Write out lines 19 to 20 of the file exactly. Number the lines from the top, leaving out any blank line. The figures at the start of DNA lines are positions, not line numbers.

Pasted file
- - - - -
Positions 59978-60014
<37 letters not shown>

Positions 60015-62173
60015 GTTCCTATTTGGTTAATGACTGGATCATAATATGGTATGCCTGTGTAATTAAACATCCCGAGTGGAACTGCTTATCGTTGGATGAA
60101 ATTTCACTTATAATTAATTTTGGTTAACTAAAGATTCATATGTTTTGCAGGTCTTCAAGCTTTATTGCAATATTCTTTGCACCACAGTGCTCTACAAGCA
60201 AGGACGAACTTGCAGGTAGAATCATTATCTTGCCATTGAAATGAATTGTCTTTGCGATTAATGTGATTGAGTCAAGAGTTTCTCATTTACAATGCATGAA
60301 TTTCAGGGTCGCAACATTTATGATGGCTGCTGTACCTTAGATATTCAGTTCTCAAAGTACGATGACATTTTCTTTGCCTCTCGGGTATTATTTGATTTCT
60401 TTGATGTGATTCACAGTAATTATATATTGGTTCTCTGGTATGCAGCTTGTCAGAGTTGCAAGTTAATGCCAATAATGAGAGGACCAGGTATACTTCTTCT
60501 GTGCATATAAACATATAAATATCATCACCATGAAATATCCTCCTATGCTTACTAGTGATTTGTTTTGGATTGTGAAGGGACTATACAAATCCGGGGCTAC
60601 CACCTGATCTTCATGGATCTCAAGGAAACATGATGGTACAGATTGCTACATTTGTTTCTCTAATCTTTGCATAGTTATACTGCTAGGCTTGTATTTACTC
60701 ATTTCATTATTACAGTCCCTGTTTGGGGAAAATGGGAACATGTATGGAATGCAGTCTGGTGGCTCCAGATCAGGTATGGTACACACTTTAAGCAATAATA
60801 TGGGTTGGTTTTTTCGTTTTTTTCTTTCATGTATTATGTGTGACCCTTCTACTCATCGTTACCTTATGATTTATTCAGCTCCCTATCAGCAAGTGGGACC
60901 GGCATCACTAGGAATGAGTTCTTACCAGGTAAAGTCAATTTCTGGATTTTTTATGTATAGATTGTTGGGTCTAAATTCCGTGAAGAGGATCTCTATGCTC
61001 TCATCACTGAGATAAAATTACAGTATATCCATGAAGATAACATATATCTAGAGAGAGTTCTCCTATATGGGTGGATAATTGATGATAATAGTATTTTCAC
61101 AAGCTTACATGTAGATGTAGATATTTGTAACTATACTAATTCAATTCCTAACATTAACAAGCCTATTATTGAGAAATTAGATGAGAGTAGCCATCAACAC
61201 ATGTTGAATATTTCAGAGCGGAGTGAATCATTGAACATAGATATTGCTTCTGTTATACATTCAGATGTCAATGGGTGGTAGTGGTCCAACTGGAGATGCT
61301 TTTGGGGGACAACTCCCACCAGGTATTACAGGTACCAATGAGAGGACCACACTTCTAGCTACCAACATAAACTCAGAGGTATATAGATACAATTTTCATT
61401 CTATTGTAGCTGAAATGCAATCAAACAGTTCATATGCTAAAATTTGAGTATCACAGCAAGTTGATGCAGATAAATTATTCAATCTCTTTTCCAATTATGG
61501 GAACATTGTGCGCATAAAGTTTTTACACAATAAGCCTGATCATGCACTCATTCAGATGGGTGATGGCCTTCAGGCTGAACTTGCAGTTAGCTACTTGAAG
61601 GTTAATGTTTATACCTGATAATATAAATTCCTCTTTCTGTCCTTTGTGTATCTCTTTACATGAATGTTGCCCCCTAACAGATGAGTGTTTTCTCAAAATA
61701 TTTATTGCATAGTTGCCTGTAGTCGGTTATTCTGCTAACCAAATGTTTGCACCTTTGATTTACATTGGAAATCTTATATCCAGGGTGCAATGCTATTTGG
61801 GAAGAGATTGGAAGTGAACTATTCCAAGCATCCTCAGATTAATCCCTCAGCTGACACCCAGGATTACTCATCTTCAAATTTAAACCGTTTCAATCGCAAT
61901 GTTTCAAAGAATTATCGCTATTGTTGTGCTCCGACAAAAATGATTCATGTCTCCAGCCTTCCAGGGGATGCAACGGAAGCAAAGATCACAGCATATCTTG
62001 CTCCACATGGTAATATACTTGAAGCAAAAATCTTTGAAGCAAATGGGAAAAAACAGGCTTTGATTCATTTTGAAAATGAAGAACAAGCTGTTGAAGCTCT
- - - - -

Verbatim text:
61501 GAACATTGTGCGCATAAAGTTTTTACACAATAAGCCTGATCATGCACTCATTCAGATGGGTGATGGCCTTCAGGCTGAACTTGCAGTTAGCTACTTGAAG
61601 GTTAATGTTTATACCTGATAATATAAATTCCTCTTTCTGTCCTTTGTGTATCTCTTTACATGAATGTTGCCCCCTAACAGATGAGTGTTTTCTCAAAATA